This time Jonah obeys, and a miracle occurs far greater than his surviving inside a big fish for three days.  The people of Ninevah – all 120,000 of them – immediately repent and turn back to God in response to his pathetic, little sermon (a miracle that perhaps provides some hope to those of us despairing over the present state of our country) Jonah goes outside the city to sit and pout.  God asks Jonah what’s up with his attitude, and Jonah talks about how he’d just prefer to die rather than watch the Ninevites receive God’s mercy.  The book ends with God challenging Jonah’s hard heart and his refusal to feel compassion for the people of Ninevah.  It’s much like the way Jesus’ parable of the prodigal son and the elder brother ends, with the father inviting the elder brother to let go of his resentment and come into the party.  How will he respond?  How will we respond?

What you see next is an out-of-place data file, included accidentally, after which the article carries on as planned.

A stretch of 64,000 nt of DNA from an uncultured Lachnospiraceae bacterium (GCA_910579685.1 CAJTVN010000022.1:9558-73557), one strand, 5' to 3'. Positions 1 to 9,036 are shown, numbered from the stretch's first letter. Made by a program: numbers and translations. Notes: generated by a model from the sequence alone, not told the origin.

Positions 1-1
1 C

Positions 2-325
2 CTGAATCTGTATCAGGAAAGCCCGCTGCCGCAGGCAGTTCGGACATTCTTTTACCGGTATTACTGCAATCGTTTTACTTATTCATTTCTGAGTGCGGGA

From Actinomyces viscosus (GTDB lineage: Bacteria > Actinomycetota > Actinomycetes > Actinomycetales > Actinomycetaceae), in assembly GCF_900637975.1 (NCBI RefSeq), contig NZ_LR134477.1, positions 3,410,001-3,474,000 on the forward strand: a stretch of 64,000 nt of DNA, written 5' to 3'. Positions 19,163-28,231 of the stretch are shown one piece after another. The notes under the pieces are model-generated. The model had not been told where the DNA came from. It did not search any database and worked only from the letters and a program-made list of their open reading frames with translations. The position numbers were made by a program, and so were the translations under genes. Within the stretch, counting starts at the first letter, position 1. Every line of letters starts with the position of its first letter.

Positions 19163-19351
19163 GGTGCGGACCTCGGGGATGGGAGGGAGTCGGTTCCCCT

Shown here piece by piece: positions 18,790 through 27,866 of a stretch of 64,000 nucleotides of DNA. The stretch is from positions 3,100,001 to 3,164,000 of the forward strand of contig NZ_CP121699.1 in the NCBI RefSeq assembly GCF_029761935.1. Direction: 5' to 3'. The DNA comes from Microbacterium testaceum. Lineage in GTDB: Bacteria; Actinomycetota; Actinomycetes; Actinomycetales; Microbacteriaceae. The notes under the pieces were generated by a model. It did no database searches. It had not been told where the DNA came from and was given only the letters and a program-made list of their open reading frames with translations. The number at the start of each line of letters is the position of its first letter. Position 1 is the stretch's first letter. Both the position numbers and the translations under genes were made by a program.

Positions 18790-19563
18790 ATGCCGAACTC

In some sense, the fate of our souls are at stake.  We don’t get to enter the kingdom of God without letting go of our hatred and self-righteousness.

So with the season of Lent approaching, let us prepare to search out our hearts and the attachments we have made to old hatreds and resentments.  The invitation stands for us intentionally enter the spiritual life in the company of fellow pilgrims seeking together the grace of God that will melt our hardened hearts.  God wants to heal the heart wounds we carry.

Please consider being a part of one of the small group opportunities available, that you may delve down into the depths where God would heal the hearts wounds you carry.

No Comments »

No comments yet.

RSS feed for comments on this post. TrackBack URI

Leave a comment

You must be logged in to post a comment.